Kellogg MBAs Pick The Real Winners Of The Super Bowl

Kellogg Super Bowl Ad Review in session

Kellogg Super Bowl Ad Review in session


Despite the challenge, advertisers still doled out $4.8 million dollars in 2016 for a 30-second spot. Consider it a high pressure, bet-the-house gamble that separates the adults from the adolescents. Why do it? For one, Super Bowl spots have become pop culture landmarks. Once the staple of water cooler chat, Super Bowl ads – and their accompanying analysis – now dominates social media. Who could resist talking or posting about sheep belting out Queen’s “Somebody to Love,” William Dafoe morphing into Marilyn Monroe, or a “PuppyMonkeyBaby” inspiring a conga line?

Behind the flash and funny is a serious purpose. With the rare chance to find 112 million potential customers clustered together, the world’s top brands are pulling out all stops to entertain, educate, and drive sales. Problem is, they’re competing against over 50 other brands, to burst through the noise and clutter to start a conversation. When it came to doing just that, no advertiser did better than Toyota this year.

Americans love car chases – and the Prius delivered one of the best since Chinatown. In this 90-second spoof, bank robbers hijack a Prius for their getaway. The police quickly tail them, even commenting that “This thing is actually pretty fast” over their radio. As the chase for the “Prius 4” ensues, viewers witness some of the vehicle’s features, such as a rear camera, easy handling, and quiet engine. As you’d expect, the “Prius” name is repeated throughout the spot. Not to mention, the brand even pokes fun at itself as news anchors joke about a police chase involving a Prius – “Folks, we can’t make this stuff up.”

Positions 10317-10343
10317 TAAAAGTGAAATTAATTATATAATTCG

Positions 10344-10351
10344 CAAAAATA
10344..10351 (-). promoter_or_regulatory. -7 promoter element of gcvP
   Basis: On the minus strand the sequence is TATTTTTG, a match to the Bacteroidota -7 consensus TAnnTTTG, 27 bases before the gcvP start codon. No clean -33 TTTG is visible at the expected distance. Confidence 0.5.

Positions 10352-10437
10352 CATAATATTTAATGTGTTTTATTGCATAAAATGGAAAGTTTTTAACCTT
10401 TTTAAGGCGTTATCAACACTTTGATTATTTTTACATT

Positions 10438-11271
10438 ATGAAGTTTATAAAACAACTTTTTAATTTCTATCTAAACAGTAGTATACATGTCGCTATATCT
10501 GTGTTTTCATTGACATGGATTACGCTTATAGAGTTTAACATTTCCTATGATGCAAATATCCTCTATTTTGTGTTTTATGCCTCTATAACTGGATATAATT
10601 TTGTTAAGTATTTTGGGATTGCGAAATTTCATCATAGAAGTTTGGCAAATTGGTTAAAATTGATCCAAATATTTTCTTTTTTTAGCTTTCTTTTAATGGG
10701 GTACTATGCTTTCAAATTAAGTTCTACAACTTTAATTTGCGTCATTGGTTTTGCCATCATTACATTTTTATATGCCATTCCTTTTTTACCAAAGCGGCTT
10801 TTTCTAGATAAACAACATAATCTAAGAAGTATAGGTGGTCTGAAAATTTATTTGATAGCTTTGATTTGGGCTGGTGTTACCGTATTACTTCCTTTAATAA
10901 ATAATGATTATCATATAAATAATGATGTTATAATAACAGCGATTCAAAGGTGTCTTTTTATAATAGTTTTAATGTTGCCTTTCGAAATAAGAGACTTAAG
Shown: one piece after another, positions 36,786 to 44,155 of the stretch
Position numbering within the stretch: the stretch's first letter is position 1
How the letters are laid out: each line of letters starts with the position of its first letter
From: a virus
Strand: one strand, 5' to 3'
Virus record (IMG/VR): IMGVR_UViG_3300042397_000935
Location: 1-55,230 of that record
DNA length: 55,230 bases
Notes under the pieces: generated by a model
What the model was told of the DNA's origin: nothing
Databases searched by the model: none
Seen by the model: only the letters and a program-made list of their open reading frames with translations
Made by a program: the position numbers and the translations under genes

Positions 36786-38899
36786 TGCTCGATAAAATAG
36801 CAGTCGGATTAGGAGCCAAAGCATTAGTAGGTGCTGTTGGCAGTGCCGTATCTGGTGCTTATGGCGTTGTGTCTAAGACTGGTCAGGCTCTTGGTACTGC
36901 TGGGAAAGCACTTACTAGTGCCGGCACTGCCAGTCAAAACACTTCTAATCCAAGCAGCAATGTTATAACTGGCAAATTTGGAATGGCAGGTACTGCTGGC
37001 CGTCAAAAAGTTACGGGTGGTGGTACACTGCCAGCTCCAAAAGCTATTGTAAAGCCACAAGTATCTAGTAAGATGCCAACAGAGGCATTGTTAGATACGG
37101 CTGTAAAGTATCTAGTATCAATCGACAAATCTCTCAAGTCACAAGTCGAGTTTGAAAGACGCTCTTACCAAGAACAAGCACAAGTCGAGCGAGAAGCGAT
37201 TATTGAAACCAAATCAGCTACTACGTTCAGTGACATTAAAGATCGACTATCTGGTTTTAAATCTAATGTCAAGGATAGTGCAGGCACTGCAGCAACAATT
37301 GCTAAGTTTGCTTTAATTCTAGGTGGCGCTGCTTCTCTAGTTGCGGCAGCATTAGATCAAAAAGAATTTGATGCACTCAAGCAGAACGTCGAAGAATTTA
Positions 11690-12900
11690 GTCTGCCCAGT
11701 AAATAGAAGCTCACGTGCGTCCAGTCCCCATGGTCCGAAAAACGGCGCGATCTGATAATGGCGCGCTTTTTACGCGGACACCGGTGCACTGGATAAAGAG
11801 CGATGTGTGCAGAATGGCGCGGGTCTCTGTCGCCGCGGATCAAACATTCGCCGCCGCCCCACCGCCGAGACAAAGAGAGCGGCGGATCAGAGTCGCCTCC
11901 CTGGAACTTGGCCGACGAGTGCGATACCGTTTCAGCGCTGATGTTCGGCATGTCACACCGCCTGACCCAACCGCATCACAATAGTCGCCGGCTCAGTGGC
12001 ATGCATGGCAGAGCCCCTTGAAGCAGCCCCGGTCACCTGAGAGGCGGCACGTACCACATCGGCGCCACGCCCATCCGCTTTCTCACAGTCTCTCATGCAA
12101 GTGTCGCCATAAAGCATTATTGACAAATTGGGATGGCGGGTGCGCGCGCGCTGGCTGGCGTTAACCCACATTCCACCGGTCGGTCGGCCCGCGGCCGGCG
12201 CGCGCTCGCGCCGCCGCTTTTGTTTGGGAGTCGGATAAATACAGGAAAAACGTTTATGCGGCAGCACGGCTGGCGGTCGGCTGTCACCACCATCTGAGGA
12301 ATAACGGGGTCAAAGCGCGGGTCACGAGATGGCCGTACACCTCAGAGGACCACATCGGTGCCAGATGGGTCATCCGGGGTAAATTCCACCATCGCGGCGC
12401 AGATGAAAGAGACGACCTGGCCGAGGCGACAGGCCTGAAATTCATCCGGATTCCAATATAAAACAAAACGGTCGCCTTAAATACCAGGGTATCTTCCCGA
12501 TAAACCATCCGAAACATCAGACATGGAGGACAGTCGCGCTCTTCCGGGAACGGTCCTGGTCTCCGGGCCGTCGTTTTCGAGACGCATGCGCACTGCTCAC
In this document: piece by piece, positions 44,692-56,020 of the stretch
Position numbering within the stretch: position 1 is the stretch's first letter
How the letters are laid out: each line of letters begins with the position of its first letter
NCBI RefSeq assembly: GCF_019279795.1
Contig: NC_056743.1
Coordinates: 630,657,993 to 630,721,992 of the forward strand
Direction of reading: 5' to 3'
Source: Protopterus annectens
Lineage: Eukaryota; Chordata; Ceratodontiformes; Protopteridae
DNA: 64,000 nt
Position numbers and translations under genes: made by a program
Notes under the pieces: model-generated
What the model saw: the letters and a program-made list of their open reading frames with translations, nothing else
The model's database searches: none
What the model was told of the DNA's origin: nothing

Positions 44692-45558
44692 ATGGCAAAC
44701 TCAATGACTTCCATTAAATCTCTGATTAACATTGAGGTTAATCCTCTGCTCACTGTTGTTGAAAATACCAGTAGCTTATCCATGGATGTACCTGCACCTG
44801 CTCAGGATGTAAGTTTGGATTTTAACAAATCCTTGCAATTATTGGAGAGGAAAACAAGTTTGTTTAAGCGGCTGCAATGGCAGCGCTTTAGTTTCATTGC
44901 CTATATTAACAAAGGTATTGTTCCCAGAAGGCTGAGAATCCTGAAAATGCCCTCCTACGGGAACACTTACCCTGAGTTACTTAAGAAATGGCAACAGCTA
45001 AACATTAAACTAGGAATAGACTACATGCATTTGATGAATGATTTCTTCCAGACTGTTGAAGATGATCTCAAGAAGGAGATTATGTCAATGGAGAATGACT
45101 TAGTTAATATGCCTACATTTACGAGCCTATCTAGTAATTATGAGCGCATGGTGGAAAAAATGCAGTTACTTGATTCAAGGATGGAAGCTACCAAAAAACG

For those who frown upon felons-as-protagonists, Toyota even developed a follow up spot where police develop a Prius squad car: “To catch a Prius, you’ve got to be a Prius.” Somewhere, Jen is laughing with approval at her desk.

Based on the ADPLAN framework, the ad was a winner, hoots Rucker. “The product was focal to the story. It has excellent branding, with the construct we call linkage here at Kellogg. It then showcased features, so we saw aspects of positioning, again another strategic feature we’re looking at. And then we add a good feel to it, a positive response or amplification.”

Firestone concurs with Rucker’s assessment, calling Toyota the consensus winner across the panel. “It did a real good job if you apply our ADPLAN framework across all the different characteristics that we were looking for,” she shares. “It got your attention with the chase theme. It held your attention with the humor. It was very distinctive for a car ad – It’s not what you’d normally expect, which is good. It had clear positioning, by showing a lot of the product features and benefits throughout the chase scene.”

Even more, it passed Rucker’s litmus test of “What was that ad for?” “We were calling this a ‘Prius ad.’ That’s opposed to that crazy ad with the monkeybaby. That’s the Mountain Dew ad, but people were calling it something else.”